CSU vets warn horse owners of pigeon fever
August 18, 2009
FORT COLLINS – Colorado State University veterinarians have issued a warning to horse owners.
Owners need to be on the lookout for signs of pigeon fever in their horses, according to veterinarians at the CSU Veterinary Teaching Hospital. A spike in reported cases of the infectious disease has been reported in the northern Front Range.
The highly contagious disease is also called pigeon breast, breastbone fever, false strangles, dryland strangles and dryland distemper. Sometimes the only initial signs are lameness and a reluctance to move, but other signs can include fever, lethargy and weight loss, according to a release from CSU. There also could be deep abscesses and sores. Horses can be infected for several weeks before symptoms appear, according to the release.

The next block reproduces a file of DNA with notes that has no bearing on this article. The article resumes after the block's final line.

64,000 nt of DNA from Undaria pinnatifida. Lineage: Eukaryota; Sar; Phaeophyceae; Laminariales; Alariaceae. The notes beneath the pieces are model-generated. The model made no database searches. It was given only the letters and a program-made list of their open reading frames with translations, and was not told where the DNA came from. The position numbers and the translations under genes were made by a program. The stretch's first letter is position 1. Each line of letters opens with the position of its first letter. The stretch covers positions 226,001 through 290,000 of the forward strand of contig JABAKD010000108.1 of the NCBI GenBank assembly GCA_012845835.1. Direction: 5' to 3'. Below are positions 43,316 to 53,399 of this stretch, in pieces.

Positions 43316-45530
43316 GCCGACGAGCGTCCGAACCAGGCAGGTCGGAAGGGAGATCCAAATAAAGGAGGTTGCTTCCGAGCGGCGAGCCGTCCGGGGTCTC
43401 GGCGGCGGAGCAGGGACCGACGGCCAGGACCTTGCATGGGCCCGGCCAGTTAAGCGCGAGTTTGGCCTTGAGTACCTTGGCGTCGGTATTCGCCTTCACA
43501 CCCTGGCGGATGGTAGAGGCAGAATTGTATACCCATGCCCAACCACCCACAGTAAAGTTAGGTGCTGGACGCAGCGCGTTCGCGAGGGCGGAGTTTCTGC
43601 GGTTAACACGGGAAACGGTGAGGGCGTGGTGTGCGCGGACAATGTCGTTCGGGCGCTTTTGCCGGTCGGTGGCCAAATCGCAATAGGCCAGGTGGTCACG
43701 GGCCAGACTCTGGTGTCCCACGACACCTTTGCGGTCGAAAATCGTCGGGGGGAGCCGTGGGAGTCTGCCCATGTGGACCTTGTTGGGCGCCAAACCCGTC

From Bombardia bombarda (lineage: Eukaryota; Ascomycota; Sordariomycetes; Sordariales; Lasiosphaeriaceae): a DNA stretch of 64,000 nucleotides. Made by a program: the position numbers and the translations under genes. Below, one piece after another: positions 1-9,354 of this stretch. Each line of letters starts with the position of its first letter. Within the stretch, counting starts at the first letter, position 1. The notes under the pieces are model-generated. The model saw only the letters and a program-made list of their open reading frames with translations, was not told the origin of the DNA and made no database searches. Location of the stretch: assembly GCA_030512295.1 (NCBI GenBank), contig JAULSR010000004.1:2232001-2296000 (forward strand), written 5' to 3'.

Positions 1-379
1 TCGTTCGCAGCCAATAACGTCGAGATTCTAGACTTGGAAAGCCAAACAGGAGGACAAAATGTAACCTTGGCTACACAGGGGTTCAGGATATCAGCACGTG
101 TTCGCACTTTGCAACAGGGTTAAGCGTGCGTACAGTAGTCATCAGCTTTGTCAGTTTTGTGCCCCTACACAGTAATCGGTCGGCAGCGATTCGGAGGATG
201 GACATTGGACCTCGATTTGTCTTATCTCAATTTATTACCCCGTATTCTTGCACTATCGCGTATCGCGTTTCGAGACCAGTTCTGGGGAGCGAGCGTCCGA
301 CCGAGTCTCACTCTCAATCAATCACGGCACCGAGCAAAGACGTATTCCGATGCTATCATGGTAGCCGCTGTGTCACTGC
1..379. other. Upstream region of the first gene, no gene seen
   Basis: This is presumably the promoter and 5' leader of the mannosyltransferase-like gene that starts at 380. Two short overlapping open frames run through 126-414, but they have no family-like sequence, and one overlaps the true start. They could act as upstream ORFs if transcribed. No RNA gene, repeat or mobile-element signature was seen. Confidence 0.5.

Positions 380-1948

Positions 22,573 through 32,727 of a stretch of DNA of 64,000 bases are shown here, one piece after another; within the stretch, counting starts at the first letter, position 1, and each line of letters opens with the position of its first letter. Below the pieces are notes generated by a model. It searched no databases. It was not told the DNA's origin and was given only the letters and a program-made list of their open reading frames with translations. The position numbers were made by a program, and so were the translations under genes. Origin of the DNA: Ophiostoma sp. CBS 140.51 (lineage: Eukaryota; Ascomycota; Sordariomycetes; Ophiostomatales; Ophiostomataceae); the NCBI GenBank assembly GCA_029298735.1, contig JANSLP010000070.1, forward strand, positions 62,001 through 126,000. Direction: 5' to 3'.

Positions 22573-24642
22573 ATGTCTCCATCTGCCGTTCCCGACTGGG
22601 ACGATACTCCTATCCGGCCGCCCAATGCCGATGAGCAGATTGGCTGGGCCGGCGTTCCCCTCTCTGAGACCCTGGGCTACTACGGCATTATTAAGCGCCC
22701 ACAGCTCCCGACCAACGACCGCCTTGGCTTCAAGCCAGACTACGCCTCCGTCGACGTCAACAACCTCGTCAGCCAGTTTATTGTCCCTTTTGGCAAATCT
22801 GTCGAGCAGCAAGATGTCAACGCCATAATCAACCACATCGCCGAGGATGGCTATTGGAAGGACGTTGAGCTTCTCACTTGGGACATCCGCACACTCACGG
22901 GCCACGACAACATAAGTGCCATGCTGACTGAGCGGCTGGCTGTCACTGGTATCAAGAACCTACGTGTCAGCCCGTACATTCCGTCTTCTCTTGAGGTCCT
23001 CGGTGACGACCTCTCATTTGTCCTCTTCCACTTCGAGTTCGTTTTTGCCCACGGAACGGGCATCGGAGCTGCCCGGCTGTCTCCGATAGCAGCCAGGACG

The disease is fatal and is caused by bacteria. CSU experts say the bacteria live in the soil and can enter the animal’s body through wounds, broken skin or mucous membranes. The disease may be spread through flies, especially cattle horn flies, according to the release. Bacteria in drained puss can survive up to 55 days.
Pigeon fever usually attacks young adult animals. Humans cannot catch pigeon fever, but they can spread it from horse to horse, according to the release.